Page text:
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post #61 of 65 Old 08-15-2008
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Welcome to Maxing Out

Here's a good read from a family that has been there, and done it!
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post #62 of 65 Old 08-25-2008
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Here is the answer to my own question about big breaking waves:

Jordan Series Drogue - Wave Science

Another bit on the Jordan website about anchoring backwards!

Jordan Series Drogue - Mooring and Anchoring

I have no financial interest in anything related to Jordan Series Drogues...... They do make a lot of sense in their explanations.

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post #63 of 65 Old 09-04-2008
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Here's an interesting point that Zack Smith makes about the Jordon Series Drogue in Sail Magazine.

In the May 2008 edition of "What a Drag," Kimball Livingston makes strong claims concerning the utilization of extensive Coast Guard testing in the Series Drogue Report, however these performance declarations on drogues and parachute anchors warrant further investigation

Donald Jordan, who authored the Series Drogue Report in 1987, did not compare his drogue design with drag devices commercially available to sailboat cruisers during the 1980’s. Performance characteristics of Jordon's drogue design were compared with an obsolete, traditional cone-style drogue manufactured with out-dated materials not commonly used by competing manufacturers at the time, such as Dan Shewmon or Para-Tech engineering. Without a proper product comparison, with up-to-date equipment, the degree of error is too high for the proposed measured statistics to be valid for cone- and parachute-type drogue models as listed in the report.

Modern instructions on proper parachute anchor deployment were unheeded in Jordan’s tests, particularly those concerning weight management. Weight placement on the parachute or rode is essential to remove slack to prevent a boat from falling beam to the seas. Jordon's report does draw reference to the importance of weight for the success of his series drogues, however its inclusion is not specific to Jordan's designs; weight incorporation is common practice and has been employed in the majority of drogues and parachute sea anchors for the past several decades. This is something not clearly emphasized in the report.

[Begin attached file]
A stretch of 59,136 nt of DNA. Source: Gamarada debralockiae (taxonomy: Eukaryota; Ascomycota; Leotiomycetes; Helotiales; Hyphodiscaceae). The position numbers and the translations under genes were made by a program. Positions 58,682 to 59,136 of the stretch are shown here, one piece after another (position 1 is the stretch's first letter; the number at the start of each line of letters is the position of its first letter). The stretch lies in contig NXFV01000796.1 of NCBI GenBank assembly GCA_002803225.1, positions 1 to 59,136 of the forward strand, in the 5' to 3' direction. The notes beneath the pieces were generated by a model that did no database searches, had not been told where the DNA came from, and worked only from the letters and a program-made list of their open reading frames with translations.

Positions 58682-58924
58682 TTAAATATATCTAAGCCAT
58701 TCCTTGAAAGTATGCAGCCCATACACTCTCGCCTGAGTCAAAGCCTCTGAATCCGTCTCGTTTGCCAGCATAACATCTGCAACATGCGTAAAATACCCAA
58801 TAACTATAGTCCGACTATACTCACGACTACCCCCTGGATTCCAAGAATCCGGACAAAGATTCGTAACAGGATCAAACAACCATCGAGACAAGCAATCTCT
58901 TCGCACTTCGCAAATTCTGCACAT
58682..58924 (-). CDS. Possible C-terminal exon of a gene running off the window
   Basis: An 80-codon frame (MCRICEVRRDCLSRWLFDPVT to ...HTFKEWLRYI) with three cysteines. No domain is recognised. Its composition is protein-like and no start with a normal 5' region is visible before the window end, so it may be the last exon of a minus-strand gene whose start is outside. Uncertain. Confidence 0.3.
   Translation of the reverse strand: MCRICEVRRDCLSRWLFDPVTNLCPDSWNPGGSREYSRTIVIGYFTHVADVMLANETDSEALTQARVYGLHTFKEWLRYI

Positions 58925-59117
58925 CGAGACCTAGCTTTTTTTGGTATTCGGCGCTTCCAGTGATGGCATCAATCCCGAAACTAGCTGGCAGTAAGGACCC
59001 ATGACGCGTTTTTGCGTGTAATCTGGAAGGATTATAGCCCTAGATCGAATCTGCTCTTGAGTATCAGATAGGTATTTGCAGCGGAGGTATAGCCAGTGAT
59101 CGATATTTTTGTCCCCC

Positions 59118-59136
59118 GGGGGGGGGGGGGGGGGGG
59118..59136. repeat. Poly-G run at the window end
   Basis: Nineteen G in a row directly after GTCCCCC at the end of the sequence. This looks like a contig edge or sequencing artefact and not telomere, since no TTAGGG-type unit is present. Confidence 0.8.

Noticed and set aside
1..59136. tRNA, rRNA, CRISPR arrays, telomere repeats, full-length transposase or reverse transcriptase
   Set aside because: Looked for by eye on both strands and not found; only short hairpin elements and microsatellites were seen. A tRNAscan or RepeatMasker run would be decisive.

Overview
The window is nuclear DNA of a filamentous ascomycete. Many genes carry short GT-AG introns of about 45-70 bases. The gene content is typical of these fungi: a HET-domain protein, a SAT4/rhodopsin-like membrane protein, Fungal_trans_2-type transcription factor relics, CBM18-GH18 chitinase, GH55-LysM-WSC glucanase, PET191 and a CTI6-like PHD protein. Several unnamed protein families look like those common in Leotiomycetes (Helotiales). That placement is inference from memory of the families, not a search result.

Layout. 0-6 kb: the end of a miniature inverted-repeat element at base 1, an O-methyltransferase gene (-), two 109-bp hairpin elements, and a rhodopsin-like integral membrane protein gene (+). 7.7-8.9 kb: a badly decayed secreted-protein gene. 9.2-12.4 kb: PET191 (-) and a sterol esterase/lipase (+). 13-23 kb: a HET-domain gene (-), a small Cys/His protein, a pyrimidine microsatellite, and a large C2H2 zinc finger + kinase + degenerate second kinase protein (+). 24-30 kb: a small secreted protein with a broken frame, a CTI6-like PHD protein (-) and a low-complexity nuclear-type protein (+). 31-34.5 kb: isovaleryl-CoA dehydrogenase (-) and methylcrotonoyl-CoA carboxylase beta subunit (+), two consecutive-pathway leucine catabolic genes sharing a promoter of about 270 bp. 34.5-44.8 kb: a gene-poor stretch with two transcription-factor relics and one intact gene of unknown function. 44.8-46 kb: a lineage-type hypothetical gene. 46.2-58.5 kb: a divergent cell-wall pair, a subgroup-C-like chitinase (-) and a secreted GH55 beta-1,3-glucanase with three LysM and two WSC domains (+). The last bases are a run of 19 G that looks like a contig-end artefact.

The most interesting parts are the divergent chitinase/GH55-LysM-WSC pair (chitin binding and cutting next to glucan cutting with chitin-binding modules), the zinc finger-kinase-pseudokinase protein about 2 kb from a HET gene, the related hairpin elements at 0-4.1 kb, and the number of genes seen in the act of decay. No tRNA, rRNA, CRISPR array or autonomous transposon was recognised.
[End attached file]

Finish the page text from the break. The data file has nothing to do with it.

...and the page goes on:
It is important to note that these oversights do not negate the entirety of the Jordon report. Observations in every report help lay the foundation for our field's base information and facilitate the need to conduct further research. Obtaining a broad spectrum of up-to-date technical knowledge is key to successful product advancement and insightful development reports.

As an offshore sailor, I recommend choosing a product that you are more likely to deploy—drogue or parachute. Apart from personal preference, it is best to compare ease of use, component strength, and reliability between leading products. If the product breaks, needs to be cut loose, or requires a lengthy setup, it is not going to be of much use, especially in a life-threatening situation.
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post #64 of 65 Old 09-05-2008
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the fifth edition of Heavy Weather Sailing (Adlard Coles / Peter Bruce) includes a chapter on drag devices. It documents some trials undertaken between 1996 & 1998. It is pretty comprehensive utilising four different yachts and covered parachute sea anchors, series drogue, galerider, an old car tyre, a sail, etc, etc.

Unfortunately the conclusion depends. No one device was best, it really depends on the circumstances, how severe the weather is, how much drag you want, etc. They did suggest that in really bad conditions (plus force 10?) facing bow into the seas maybe better (either hove too, under power or lying to a sea anchor) to avoid pooping, becoming unsteerable or pitchpoling.

Worth a read if you are interested in the subject.

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post #65 of 65 Old 09-05-2008
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I have to agree. It depends... So maybe personal preference should be the determining factor for everyone. We could buy another heavy weather book as you suggest, but the Jordan Series Drogue will never be an option for us. Para-Tech and Fiorentino offered us straight information. My husband decided on the Fiorentino, because he liked it better.
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